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Why the Rob Ford Crack Story Won't Die
The daily Hollywood updates have stopped, but this is the calm before the real storm

Photo via Facebook

The crack story aggravates everyone now at least a bit. Either it’s a tiresome attempt to bring the elected mayor down on hearsay, or it infuriatingly supplied everything but the hard evidence needed to confirm that the mayor is indeed into illegal drugs. But there’s a funny sense that since the initial momentum has died down that the story is done; that despite all the articles about the criminals in Ford’s orbit, the mayor’s unexplained late-night prison visit where he unsuccessfully sought to meet an inmate, and the continual exodus of his staff, the story is no longer hot. The daily Hollywood updates have stopped, but this is the calm before the real storm.

Reporters have been patiently waiting on freedom of information requests that may unearth the hard evidence lacking so far. Ford’s office has been unusually slow in supplying these records. To be fair, there have been a lot of such requests: Mayor Miller had 30 in two full tenures, while Ford has had 175 since becoming mayor late 2010, 63 so far in 2013. Well, when the mayor is accused of smoking crack and absolutely refuses to speak to journalists, reporters can’t be blamed for trying to learn what’s going on.

Still, it’s been about three months and ordinarily the entire process takes one: 16 days for the target of the request (in this case, the mayor’s office) to hand over the information to the freedom of information office, where they take 14 days to ensure the records are ready for public consumption (that all pertinent information is released without revealing personal information). In early June, The Star sought the telephone and email records of Ford staffers working during the crack scandal. The Star finally received their first batch this week. Of particular interest in Ford’s staff is David Price. A brief recap on Price is in order because it puts the potential juiciness of his phone and email records into sharp relief.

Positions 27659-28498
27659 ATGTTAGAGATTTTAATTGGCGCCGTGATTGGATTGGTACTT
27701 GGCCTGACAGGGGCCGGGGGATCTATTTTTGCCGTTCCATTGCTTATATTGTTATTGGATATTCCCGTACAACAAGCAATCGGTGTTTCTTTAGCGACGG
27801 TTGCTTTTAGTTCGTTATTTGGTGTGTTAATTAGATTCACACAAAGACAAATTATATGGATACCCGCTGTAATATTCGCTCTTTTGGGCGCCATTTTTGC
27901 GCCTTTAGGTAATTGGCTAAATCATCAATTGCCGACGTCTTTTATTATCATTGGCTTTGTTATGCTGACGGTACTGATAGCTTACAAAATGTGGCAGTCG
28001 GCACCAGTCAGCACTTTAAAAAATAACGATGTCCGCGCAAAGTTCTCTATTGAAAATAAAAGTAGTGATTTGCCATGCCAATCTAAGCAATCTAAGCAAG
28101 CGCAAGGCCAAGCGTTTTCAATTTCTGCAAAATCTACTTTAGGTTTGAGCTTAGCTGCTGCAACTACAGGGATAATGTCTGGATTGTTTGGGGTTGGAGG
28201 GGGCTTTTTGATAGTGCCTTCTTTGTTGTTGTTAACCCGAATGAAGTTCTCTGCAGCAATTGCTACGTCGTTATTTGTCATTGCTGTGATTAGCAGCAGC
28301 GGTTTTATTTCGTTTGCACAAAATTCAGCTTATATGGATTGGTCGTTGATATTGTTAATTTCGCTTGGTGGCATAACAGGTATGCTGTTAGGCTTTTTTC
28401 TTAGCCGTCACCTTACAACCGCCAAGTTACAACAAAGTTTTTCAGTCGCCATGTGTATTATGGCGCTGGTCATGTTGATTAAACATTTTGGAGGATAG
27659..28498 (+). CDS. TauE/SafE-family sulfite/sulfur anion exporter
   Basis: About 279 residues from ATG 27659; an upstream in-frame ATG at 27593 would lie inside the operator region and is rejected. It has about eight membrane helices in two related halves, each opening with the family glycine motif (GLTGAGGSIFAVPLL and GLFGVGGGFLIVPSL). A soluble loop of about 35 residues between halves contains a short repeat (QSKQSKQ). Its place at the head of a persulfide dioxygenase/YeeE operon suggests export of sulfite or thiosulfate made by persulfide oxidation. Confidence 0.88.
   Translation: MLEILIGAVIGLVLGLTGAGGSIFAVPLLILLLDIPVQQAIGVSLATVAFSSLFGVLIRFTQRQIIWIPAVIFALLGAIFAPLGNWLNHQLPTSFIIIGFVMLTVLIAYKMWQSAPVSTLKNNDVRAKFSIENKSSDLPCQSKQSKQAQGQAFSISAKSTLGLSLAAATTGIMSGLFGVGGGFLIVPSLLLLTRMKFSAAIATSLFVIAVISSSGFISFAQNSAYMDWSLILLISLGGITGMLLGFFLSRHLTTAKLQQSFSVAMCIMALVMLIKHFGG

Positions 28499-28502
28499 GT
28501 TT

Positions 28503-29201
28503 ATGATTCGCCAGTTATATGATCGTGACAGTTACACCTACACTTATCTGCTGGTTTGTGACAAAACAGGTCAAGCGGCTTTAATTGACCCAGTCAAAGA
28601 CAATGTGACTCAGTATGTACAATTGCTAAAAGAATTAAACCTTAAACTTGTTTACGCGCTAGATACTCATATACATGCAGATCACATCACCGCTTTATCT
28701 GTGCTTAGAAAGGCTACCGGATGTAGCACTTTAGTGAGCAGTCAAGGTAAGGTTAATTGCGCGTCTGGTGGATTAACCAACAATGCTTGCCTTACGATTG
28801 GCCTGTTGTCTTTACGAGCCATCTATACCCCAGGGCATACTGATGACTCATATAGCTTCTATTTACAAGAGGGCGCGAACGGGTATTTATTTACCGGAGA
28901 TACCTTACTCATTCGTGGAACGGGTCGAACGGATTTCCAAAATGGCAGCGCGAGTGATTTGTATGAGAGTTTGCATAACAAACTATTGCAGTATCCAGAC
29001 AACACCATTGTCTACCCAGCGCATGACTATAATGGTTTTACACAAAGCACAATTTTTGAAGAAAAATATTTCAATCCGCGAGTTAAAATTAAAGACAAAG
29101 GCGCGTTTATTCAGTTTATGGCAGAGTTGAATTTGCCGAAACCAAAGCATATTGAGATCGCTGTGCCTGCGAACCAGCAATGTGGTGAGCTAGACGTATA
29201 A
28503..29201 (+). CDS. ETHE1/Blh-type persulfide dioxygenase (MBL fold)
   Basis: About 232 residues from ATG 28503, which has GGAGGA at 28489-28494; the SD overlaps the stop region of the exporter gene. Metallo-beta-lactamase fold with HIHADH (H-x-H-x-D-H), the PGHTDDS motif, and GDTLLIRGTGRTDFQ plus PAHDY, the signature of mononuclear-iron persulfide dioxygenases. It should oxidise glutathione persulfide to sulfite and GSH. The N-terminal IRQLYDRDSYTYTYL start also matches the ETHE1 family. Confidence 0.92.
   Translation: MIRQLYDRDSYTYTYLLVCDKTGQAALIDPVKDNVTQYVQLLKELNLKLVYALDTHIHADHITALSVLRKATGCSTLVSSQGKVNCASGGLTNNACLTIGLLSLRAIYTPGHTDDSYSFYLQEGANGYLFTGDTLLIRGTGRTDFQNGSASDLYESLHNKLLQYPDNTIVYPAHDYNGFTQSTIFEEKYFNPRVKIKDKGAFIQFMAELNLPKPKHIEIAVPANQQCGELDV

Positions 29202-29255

David Price was not hired for his political experience, which, previous to his current position, consisted solely of working on the campaign to get Doug Ford elected as councillor. When reporters sought an explanation for why he was hired, Doug Ford famously quipped, “you can’t teach loyalty.” No, you can’t. Price has apparently proved his loyalty while coaching Rob in football and, according to The Globe and Mail, dealing hash with Doug in the 80s. His official title is “director of logistics and operations,” a position that didn’t formerly exist. Nobody knows exactly what he does. Rob was the sole person who hired him, and apparently pays him more than long-time staffers. As staffers keen on having political careers began fleeing the mayor’s office post-crack scandal in droves, Price’s presence was conspicuous. Clearly, he was there solely out of personal loyalty to Ford.

Price appeared on the radar when reporters gathered at Ford’s house May 17, the morning the crack scandal erupted, and, like a running back following his blocker, Price cleared the pack of reporters out of the way so Ford could get behind the wheel of his Escalade. The car drove away, then paused so Price could jog over and chat through the window. As you can see in this video by NOW Magazine, just behind them was a black Range Rover driven by a man later identified as “Sandro” Lisi.